WTC – A Defining Revamp For Test Cricket

India and New Zealand have already produced in the WTC finals in Southampton, what a lot of Test cricket has been lacking for some time: iconic moments. Witnessing a team being honored as the inaugural champions of Test Cricket will stay with us for long and add a certain value to the tournament and the format of the game. 

We have all watched the moment when Joss Buttler ran out Martin Guptill at Lord’s to clinch the World Cup in 2019, and we can perhaps remember many other images from that dramatic day. Making sure that we have a comparable climax in Test cricket, and that fans see players in their whites lifting a trophy and celebrating, has been an important stepping stone for the WTC. 

But how can we expand its impact and create more hype around the longest format with more groundbreaking moments? I think there are a few ways that this can be achieved while simultaneously tackling other challenges for Test cricket.

For instance, there is a certain level of unfairness about how you reach to having India and New Zealand as the finalists. Not because it’s New Zealand and India, but because of the way that fans are quick to say that Australia beating England in England holds more value than Australia beating Bangladesh or Afghanistan at home. And you are never going to escape that question within the current point’s structure. It’s also been talked about that New Zealand played the majority of their matches at home. 

The main issue at the moment is how to model a point’s structure around a calendar in which all the teams play different amounts of Test cricket. I reckon there should be a decision on which matches in a Test series count for the WTC. Should it be the first completed match, or should it be across the two-match, three-match, or five-match series? There are a plenty of ways this could be decided- the touring team could choose earlier which match or matches would be considered for points.

My preference would be for only the first match of every series to count towards the WTC. You could point out whether this would extend towards the second match of the series if some amount of time is lost to bad weather, or if that just becomes an area of luck. But either way, only including the first match towards points would do a few things. 

First, it would confront the current problem of visiting teams being lax on their preparation for Test series – often because Tests are not given enough weightage within a tight international schedule. If the first match of a series was essential for a team’s WTC campaign, they would ensure they adjust as well as they possibly could, and that they put their best team forward. 

Secondly, only counting the first Test as a series towards WTC points would encourage more engrossing or competitive cricket in that game. This would eventually help the series in the long run since it would bring it to life instantly. In the first Test at Lord’s earlier in June, England would have been stimulated to chase the total that New Zealand set them on the last day, knowing that it was one of just two chances in their summer to get maximum WTC points(the second chance being in the first Test of their series against India in August). In this way, the fourth and fifth-day run chases would become very notable.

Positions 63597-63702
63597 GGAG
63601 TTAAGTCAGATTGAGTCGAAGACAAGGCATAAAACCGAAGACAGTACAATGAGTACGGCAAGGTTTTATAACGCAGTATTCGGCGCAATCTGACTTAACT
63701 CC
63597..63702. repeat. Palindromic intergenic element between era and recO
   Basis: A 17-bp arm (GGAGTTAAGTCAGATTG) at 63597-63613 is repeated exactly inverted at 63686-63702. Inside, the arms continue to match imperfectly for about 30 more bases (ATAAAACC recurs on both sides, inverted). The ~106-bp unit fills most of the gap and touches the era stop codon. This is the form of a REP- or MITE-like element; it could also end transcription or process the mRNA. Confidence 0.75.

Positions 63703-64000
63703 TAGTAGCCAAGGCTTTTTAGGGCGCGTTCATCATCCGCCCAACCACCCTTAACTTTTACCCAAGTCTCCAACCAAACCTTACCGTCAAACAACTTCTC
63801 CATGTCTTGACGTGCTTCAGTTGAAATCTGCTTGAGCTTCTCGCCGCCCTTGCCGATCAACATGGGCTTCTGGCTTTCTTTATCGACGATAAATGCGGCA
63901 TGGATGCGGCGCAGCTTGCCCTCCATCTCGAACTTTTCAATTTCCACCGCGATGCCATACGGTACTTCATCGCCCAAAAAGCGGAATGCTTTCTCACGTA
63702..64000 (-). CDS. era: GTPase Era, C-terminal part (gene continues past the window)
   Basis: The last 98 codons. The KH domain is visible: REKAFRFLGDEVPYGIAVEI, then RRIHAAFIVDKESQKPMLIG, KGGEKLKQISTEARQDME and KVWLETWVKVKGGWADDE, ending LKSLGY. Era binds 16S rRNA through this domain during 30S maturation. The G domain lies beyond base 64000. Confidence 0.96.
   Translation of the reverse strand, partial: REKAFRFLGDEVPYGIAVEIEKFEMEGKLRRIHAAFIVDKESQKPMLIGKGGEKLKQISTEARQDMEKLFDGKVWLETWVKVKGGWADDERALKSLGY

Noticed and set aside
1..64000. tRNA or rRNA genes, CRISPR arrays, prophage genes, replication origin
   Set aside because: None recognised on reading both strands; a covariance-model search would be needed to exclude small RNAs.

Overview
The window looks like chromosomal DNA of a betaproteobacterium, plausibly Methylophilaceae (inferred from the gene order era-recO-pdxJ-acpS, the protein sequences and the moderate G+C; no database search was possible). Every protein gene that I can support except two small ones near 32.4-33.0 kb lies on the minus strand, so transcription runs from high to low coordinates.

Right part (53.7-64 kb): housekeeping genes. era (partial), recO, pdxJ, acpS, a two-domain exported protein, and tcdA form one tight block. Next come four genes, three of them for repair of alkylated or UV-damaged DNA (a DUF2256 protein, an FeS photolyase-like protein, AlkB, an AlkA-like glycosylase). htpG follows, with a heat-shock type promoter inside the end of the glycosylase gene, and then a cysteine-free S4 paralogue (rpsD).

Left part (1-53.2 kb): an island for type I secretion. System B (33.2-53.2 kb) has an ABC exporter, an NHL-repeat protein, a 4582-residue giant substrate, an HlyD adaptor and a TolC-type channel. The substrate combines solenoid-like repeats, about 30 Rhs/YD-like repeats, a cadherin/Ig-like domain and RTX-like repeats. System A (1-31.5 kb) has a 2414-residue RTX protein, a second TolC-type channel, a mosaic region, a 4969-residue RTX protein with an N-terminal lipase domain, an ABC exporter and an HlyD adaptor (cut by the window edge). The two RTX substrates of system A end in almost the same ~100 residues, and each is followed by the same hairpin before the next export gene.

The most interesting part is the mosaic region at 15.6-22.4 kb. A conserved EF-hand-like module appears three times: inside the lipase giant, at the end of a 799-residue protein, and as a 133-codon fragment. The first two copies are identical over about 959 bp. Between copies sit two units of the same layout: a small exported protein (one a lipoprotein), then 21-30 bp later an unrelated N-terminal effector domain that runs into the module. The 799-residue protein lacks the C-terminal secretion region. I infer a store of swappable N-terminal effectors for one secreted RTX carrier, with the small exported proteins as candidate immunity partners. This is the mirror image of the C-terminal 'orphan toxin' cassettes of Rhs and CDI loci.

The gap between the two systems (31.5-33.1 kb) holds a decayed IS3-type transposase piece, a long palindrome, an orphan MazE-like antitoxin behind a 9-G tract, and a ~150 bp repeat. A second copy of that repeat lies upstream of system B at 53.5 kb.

Broadcasters would then have a second crack at selling content for the remainder of a series that already has some liveliness. Let’s say England has won the first Test against India at Trent Bridge, but can India rebound and win a series away from home? This way the framework is monotonous but the matches aren’t. 

A third advantage would be that bigger nations would be encouraged to play the smaller teams, even if it’s only for a one-off Test. Australia playing Afghanistan in a one-off Test will have equal importance for the WTC table as the first Test against England. You have to ensure that each team play each other at least once, but obviously, you have to have the scope to schedule as many games in a series as suits you. Members could settle on how many WTC-relevant games a team needs to play within a cycle in order to qualify for the final, and have both minimum and maximum number. 

To conclude, I would like to see more build-up to be created around the WTC. I think we should have WTC runs, WTC wickets, WTC player of the edition, MVP, and make a big deal about all these. All of a sudden, those runs made in the first Test match have a lot more influence compared to celebrating a century in a losing cause in the third Test. Essentially, sports is all about giving rise to heroes and iconic moments and Test cricket surely needs some of them.

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